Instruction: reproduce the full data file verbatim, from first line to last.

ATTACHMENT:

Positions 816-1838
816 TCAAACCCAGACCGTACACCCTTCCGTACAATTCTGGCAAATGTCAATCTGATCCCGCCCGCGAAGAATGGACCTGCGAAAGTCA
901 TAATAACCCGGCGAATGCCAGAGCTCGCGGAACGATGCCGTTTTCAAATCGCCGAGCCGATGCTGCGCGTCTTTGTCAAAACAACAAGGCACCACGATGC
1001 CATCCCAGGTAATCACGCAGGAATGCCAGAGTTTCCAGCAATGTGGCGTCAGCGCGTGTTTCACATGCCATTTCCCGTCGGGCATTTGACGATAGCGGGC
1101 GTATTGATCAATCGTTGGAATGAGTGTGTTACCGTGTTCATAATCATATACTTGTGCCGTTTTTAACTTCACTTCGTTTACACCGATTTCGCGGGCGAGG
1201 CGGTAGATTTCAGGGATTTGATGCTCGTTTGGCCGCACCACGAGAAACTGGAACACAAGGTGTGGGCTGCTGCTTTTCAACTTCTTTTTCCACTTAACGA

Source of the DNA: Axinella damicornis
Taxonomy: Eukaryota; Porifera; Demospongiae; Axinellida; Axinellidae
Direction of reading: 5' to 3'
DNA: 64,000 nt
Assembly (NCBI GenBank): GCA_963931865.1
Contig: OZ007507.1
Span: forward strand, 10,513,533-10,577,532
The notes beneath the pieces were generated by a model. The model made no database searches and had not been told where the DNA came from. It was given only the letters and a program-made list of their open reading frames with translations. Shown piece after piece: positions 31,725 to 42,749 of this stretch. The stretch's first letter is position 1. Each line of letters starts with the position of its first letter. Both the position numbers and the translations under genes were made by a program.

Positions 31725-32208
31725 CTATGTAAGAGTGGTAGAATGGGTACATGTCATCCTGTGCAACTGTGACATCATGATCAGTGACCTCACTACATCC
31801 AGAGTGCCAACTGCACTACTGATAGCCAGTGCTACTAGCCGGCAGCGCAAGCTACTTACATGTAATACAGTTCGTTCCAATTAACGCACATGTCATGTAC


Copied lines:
Positions 816-1838
816 TCAAACCCAGACCGTACACCCTTCCGTACAATTCTGGCAAATGTCAATCTGATCCCGCCCGCGAAGAATGGACCTGCGAAAGTCA
901 TAATAACCCGGCGAATGCCAGAGCTCGCGGAACGATGCCGTTTTCAAATCGCCGAGCCGATGCTGCGCGTCTTTGTCAAAACAACAAGGCACCACGATGC
1001 CATCCCAGGTAATCACGCAGGAATGCCAGAGTTTCCAGCAATGTGGCGTCAGCGCGTGTTTCACATGCCATTTCCCGTCGGGCATTTGACGATAGCGGGC
1101 GTATTGATCAATCGTTGGAATGAGTGTGTTACCGTGTTCATAATCATATACTTGTGCCGTTTTTAACTTCACTTCGTTTACACCGATTTCGCGGGCGAGG
1201 CGGTAGATTTCAGGGATTTGATGCTCGTTTGGCCGCACCACGAGAAACTGGAACACAAGGTGTGGGCTGCTGCTTTTCAACTTCTTTTTCCACTTAACGA

Source of the DNA: Axinella damicornis
Taxonomy: Eukaryota; Porifera; Demospongiae; Axinellida; Axinellidae
Direction of reading: 5' to 3'
DNA: 64,000 nt
Assembly (NCBI GenBank): GCA_963931865.1
Contig: OZ007507.1
Span: forward strand, 10,513,533-10,577,532
The notes beneath the pieces were generated by a model. The model made no database searches and had not been told where the DNA came from. It was given only the letters and a program-made list of their open reading frames with translations. Shown piece after piece: positions 31,725 to 42,749 of this stretch. The stretch's first letter is position 1. Each line of letters starts with the position of its first letter. Both the position numbers and the translations under genes were made by a program.

Positions 31725-32208
31725 CTATGTAAGAGTGGTAGAATGGGTACATGTCATCCTGTGCAACTGTGACATCATGATCAGTGACCTCACTACATCC
31801 AGAGTGCCAACTGCACTACTGATAGCCAGTGCTACTAGCCGGCAGCGCAAGCTACTTACATGTAATACAGTTCGTTCCAATTAACGCACATGTCATGTAC